AUSTIN (KXAN) — The tradition of a torchlight rally ahead of the Red River Showdown is coming to an end this year.
The Texas Exes alumni organization, which hosts the event, decided after the deadly protests in Charlottesville they would stop the torchlight portion of the pre-game festivities in order to make everyone feel welcome.
The chaos in Charlottesville began in August when white nationalists carried torches through the University of Virginia campus.
Last year, the Torchlight Parade celebrated its 30th anniversary, featuring speeches from UT football players and coaches on the Main Mall. The tradition is part of the annual anticipation for the rivalry game between the Texas Longhorns and Oklahoma Sooners.
Texas Exes released a statement about the change:
As has been tradition since 1916, the Texas Exes will host a spirited rally before the OU game where students, alumni, and faculty can come together in fellowship and wish our players good luck. In light of the tragic events in Charlottesville, we will not be doing a torchlight parade. This night has always been a positive experience for the UT community and it is paramount to us that everyone feels welcome, safe, and part of the Longhorn family.”
Texas Exes emphasized that the Texas Fight Rally will continue as it has for a century, this year it will be on Wednesday, Oct. 11 at 8 p.m. on the steps of the UT Tower. The fight rally will feature speeches from Coach Tom Herman as well as senior football players. Attendees will also see performances from the Longhorn Band, Texas Cheer, Texas Pom and Roustabouts Dance Co. The Fight Rally is also hosted by the Texas Exes.
A spokesperson for the Texas Exes added that it remains to be seen whether the parade will start up again in the future. For the time being they are focusing their efforts on the rally being the main event leading to the Red River Showdown.
The rally and the Torchlight Parade have a century of history at UT Austin, explained Jim Nicar, who has made a hobby out of being a historian of UT and also happens to be one of the students who launched the parade in 1987.
Nicar explained that as far as he knows the earliest torchlight parade on campus happened in 1916.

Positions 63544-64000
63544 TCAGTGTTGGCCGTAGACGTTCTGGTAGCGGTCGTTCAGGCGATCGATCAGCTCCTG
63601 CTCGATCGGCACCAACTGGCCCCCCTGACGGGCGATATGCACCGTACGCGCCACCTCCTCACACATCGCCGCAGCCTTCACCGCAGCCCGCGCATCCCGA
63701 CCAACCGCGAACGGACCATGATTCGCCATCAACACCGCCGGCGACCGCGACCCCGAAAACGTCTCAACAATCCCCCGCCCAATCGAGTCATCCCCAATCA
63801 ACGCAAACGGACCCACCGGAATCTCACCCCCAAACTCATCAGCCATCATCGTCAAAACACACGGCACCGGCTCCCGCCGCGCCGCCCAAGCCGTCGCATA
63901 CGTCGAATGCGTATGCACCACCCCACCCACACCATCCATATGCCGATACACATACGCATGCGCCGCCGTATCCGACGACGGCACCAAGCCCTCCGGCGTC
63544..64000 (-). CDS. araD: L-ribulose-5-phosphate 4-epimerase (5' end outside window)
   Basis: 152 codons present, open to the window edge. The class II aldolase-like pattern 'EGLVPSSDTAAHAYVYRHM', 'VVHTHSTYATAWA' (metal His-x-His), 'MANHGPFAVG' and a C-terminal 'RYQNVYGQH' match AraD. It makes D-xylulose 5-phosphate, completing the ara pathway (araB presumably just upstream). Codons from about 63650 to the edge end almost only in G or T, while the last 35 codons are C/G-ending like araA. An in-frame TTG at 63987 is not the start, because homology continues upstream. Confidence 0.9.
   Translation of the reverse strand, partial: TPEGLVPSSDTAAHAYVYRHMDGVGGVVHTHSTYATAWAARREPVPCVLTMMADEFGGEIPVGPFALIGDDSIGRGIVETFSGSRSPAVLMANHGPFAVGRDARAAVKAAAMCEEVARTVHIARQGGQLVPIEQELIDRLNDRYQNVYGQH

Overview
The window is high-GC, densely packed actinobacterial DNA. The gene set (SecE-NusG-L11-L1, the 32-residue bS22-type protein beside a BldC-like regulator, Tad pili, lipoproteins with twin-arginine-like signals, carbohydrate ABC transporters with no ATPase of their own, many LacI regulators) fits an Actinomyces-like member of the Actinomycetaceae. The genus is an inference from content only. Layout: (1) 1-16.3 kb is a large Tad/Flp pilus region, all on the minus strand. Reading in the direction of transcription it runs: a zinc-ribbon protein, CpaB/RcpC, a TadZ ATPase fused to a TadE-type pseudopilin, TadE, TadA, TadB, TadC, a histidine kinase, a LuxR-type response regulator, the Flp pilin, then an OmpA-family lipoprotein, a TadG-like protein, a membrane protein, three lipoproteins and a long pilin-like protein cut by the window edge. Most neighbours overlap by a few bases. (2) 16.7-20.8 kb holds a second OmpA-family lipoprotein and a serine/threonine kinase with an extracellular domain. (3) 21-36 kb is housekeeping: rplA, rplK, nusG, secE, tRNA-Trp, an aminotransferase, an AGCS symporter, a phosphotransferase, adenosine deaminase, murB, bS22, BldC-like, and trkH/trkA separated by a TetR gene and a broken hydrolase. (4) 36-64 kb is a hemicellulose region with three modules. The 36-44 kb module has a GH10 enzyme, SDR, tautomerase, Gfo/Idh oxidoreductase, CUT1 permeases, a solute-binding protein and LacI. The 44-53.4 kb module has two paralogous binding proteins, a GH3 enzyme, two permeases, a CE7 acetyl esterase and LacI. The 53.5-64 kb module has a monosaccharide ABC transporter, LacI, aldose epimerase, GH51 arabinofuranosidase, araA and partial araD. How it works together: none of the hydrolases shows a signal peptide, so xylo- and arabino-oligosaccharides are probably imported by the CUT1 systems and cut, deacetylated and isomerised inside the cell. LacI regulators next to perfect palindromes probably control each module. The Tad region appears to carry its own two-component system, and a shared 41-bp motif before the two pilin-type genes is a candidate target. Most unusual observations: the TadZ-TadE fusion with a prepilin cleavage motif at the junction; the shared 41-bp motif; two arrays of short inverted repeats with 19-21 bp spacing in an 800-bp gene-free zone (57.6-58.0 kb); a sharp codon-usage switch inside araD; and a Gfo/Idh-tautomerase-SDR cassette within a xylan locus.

“Over the years, especially in the 1940s, ’50s and early ’60s, torchlight parades were common for most of the football rallies on campus, and there were football rallies for almost every game,” Nicar explained.
He was part of a student group trying to increase spirit on campus and in 1987 his group saw a photo in a 1941 edition of LIFE magazine depicting a torchlight parade.
Their parade that year went down the Drag, over 21st Street, up the South Mall to the Main Mall and up the steps of the UT tower.
Nicar explained the students were equipped with a fire extinguisher and 16 “old school” torches.
“We went to the hardware store and bought two inch dowels and some burlap and some cloth and some wire and some funnels,” he said. “You had to wrap the burlap and the cloth over one end of the dowel, attach it with wire, use the metal funnel as a protective cup, put it on the dowel, then soak everything in kerosene for two hours.”
Nicar is proud to have been part of this tradition.
“I understand why they’re putting this on hiatus, it’s disappointing of course to see a 30 year tradition interrupted, but I’m hopeful it will be returned soon,” he said.
UT Student Government was part of some of the conversations where the possibility of ending the parade was discussed, explained UT Student Body Vice President Micky Wolf.
As a fan of Longhorn football, Wolf said it was somewhat disappointing to see the tradition go, but UT Student Government understands why Texas Exes decided to end the parade.
“In the larger national context we have white supremacists using torches on campus as a sign of white supremacy, and that’s not what this university stands for and I’m glad that our university will make sure that can’t be a sign [that’s] misconstrued,” Wolf said.
Wolf noted that when the deadly rallies in Charlottesville happened, UT student organizations across the political spectrum spoke out about the violence that happened there. He hopes students come out to the participate in the rally this year.
“I’m glad to see we’re taking the necessary precautions to make sure it’s a fully inclusive and welcoming event because that’s always what it’s been meant to be and it will continue to to be that this year,” Wolf said.
Student Arvind Srinivasan said that the decision to end the parade didn’t seem logical to him.
“I think the symbolism of [the] torches is used in completely different contexts in Charlottesville and here [at UT], and I doubt the origin of that symbolism from this case came from [Charlottesville],” he said.
Srinivasan’s friends added that no one had polled them or asked their opinion about the change in the parade.
“The torches are a pretty big decision an I think they should have consulted, made it more of a group decision before they just took it away,” said student Rohan Dang.
The Red River Showdown will happen this year on Oct. 14 at the Cotton Bowl stadium in Dallas. It is one of college footballs most anticipated rivalries. In 1912 Texas and Oklahoma played in Dallas for the first time, which moved the game to Dallas permanently.